The meso-limbic dopamine system, which is a neurotransmitter system, involves signals that run from the VTA (the ventral tegmental area) to the NAC (the nucleus acumens).  The VTA is involved in the communications of information that is important to survival, for example in the response to hunger or pending danger.  The NAC has been indicated in the learning of and the motivation to seek out salient experiences5.   The meso-limbic dopamine system sends communications to the prefrontal cortex to register how rewarding the salient experience was.  In turn this increases the possibility that the salient event would be repeated in the future6.

This system has been indicated to be highly involved in the development of addiction of mind altering substances4.  The hippocampus and amygdala, in the limbic system, have also been indicated to be involved in the storing of information in memory of salient experiences and its emotional counterparts, respectively5.  It is in these parts of the brain when exposed to excessive amounts of dopamine, like in the process of intoxication of substances (e.g. stimulants like methamphetamine), can imitate symptoms (e.g. hallucinations and delusions) found normally in  other disorders (e.g. schizophrenia) 5.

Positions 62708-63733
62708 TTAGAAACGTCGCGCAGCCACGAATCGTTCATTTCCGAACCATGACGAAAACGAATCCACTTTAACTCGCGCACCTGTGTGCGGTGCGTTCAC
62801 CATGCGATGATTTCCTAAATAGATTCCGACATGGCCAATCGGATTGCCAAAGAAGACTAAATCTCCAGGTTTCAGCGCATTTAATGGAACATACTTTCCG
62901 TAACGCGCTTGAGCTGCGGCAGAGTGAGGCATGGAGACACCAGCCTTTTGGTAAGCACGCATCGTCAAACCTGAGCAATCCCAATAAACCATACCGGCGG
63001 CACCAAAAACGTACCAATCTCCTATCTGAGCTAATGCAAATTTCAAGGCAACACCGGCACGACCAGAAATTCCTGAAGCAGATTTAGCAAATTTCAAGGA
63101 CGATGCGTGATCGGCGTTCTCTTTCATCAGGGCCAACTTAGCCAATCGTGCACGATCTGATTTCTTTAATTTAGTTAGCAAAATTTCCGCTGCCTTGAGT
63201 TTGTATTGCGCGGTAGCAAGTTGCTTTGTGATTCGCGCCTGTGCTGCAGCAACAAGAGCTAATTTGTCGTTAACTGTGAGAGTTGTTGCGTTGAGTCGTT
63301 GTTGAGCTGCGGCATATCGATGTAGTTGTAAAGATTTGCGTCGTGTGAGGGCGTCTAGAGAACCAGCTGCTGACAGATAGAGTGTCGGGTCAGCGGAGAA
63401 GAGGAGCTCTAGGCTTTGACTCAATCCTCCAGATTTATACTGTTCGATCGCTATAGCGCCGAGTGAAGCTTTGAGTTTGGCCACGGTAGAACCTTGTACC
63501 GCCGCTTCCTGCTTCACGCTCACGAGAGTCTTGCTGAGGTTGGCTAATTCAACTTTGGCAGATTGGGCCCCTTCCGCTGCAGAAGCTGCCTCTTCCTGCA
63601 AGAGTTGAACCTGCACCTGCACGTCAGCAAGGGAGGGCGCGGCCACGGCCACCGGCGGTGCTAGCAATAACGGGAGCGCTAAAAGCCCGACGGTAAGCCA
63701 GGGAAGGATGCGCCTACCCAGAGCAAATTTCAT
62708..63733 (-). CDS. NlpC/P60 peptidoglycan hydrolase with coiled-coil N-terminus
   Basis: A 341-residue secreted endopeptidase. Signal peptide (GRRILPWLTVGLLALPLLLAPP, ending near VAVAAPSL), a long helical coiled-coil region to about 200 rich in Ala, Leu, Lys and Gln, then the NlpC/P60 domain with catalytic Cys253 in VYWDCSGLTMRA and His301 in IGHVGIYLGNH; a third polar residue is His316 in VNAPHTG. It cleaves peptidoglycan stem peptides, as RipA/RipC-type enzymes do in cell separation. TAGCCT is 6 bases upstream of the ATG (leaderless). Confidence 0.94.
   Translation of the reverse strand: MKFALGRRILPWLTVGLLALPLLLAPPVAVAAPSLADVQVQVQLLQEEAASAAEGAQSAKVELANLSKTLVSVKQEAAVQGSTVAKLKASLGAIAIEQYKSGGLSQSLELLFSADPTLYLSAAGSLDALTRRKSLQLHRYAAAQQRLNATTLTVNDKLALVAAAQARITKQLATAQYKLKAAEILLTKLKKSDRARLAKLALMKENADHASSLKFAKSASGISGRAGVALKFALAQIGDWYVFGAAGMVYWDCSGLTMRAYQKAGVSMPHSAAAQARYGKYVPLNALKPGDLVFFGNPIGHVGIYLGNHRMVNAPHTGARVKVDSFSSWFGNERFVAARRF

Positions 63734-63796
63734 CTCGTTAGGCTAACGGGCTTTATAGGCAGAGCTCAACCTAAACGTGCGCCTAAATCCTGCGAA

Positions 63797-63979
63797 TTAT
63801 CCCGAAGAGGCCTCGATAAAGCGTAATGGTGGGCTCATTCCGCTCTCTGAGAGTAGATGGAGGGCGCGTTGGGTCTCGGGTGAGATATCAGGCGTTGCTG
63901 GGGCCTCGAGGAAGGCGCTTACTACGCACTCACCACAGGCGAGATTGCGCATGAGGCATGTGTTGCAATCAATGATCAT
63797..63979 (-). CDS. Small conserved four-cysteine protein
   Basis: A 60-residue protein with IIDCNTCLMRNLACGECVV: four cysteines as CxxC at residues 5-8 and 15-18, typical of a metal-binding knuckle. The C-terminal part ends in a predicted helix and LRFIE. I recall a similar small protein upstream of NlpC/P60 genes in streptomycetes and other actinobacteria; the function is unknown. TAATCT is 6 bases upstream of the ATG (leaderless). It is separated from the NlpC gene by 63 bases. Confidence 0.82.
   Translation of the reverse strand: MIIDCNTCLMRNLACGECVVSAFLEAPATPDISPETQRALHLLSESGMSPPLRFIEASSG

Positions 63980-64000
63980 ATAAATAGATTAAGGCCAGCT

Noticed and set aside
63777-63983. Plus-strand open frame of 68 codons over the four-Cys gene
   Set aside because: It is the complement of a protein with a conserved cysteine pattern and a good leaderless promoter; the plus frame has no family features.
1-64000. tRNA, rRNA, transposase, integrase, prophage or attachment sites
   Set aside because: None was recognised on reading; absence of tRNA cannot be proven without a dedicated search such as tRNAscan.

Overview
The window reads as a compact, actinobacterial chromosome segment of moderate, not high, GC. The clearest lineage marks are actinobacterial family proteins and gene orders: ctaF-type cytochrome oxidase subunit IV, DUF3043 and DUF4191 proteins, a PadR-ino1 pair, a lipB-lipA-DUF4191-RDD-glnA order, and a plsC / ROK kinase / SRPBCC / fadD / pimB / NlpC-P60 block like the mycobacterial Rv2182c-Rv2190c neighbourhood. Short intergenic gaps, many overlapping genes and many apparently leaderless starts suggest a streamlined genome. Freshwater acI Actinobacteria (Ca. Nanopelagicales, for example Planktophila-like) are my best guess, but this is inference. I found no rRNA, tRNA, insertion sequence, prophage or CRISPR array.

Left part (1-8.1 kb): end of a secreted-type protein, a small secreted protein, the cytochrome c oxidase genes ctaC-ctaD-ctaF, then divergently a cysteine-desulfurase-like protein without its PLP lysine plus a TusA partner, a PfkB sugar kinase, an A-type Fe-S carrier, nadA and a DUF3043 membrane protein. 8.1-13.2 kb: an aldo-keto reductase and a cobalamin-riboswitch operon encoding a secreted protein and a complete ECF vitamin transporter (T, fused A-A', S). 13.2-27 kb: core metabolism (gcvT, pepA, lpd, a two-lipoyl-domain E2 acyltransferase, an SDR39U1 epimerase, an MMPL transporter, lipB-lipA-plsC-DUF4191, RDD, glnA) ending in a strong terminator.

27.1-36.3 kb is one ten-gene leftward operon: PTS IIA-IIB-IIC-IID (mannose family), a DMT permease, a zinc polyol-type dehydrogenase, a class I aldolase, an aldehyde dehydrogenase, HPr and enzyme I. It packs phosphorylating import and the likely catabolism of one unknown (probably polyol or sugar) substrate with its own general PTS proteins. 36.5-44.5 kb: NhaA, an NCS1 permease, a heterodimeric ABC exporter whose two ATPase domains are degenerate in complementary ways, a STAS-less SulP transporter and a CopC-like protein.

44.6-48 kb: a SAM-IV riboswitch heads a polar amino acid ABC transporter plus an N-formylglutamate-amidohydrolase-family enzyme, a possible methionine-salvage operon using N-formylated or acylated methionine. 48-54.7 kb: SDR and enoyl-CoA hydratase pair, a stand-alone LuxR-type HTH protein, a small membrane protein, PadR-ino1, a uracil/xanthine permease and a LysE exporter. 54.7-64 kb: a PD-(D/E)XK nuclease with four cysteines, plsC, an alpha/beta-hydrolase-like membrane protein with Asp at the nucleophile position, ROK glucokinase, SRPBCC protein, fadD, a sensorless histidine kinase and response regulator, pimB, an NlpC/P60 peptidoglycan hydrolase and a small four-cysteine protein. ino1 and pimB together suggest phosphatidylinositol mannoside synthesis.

Substances, in different ways according to their characteristics and known features, alter how these brain areas communicate to each other7.  Over time these areas adapt.  Some effects are felt for longer periods even though the substance use is stopped.

When addiction in compared to other chronic relapsable diseases, like diabetes, it can be defined as having a known affected part of the anatomy and therefore, through pharmacological treatments, can be managed8.

Neurobiological